Action needed to help London’s low paid post-Brexit

Please see below report from the Economy Committee, on which I sit.

You can read the EU exit and workers’ rights brief in full here:

  • London’s economy is changing, with a rise in self-employment, partly driven by a growing gig economy.
  • 18 percent of all workers in London are self-employed – that’s the highest rate in the UK.
  • Two thirds of self-employed Londoners earn less than the equivalent of a full-time employee on the London Living Wage (currently £9.75 per hour).[2]
  • EU employment law sets a minimum standard for workers’ rights, but post-Brexit UK workers’ rights could start to fall below the standard set.
  • Better paid jobs and more flexible working options will be key to tackling low pay and unlocking the potential of London’s labour market.


The London Assembly Economy Committee publishes ‘EU exit: workers’ rights and the London labour market’ today. The short report sets out robust and radical approaches to support low paid workers in a post-Brexit London:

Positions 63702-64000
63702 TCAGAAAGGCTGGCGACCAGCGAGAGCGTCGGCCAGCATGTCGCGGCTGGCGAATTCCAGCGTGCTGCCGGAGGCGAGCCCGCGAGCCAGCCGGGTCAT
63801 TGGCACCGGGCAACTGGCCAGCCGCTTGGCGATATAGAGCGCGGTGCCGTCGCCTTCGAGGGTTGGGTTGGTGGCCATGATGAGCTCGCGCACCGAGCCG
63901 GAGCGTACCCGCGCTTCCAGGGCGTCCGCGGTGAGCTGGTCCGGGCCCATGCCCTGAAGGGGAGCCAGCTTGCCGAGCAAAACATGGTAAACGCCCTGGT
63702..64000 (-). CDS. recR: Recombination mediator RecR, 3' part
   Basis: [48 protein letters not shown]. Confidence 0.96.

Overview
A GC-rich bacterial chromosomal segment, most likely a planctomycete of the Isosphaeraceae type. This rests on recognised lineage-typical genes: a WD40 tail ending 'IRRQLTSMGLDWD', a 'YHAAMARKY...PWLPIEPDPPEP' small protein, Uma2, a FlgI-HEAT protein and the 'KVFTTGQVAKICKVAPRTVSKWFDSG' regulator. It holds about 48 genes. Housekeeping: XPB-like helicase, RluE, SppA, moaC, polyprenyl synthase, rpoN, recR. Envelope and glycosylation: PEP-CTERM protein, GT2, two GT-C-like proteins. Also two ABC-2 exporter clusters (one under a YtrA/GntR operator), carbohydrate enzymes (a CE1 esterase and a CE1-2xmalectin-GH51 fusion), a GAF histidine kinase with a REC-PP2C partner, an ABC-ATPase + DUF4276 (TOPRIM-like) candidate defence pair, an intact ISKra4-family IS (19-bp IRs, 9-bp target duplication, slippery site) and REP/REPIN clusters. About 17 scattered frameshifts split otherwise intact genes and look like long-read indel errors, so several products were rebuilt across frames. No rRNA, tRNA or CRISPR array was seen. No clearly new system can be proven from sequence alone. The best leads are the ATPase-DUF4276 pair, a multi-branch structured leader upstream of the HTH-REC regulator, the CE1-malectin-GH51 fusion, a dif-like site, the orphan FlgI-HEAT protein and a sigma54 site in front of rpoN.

• The Mayor should accelerate work on take-up of the London Living Wage, to help reduce the proportion of Londoners facing in-work poverty.
  • Given the uncertainty for workers’ rights, any new regulations should promote an inclusive, fair and flexible working environment.
  • The Mayor and London boroughs need to radically think about tackling low pay by raising minimum wage standards and ensuring better enforcement.
  • The Mayor should lobby the Government for a minimum wage that truly reflects the cost of living and working in the capital.

Fiona Twycross AM, Chair of the Economy Committee, said:

“Employment rights face a number of uncertainties and a lot of workers in London are already getting a raw deal when it comes to wages, housing and the cost of living.

Post-Brexit, these uncertainties and issues will not disappear and unless we act radically to improve people’s livelihoods, the situation will get worse.

More devolution can bring opportunities to shape London’s labour market for the better.

The Mayor has been a strong advocate for London with the Government since the referendum and we urge him to continue to make the best use of opportunities to improve the livelihoods of working Londoners in these uncertain times, particularly around tackling low pay.”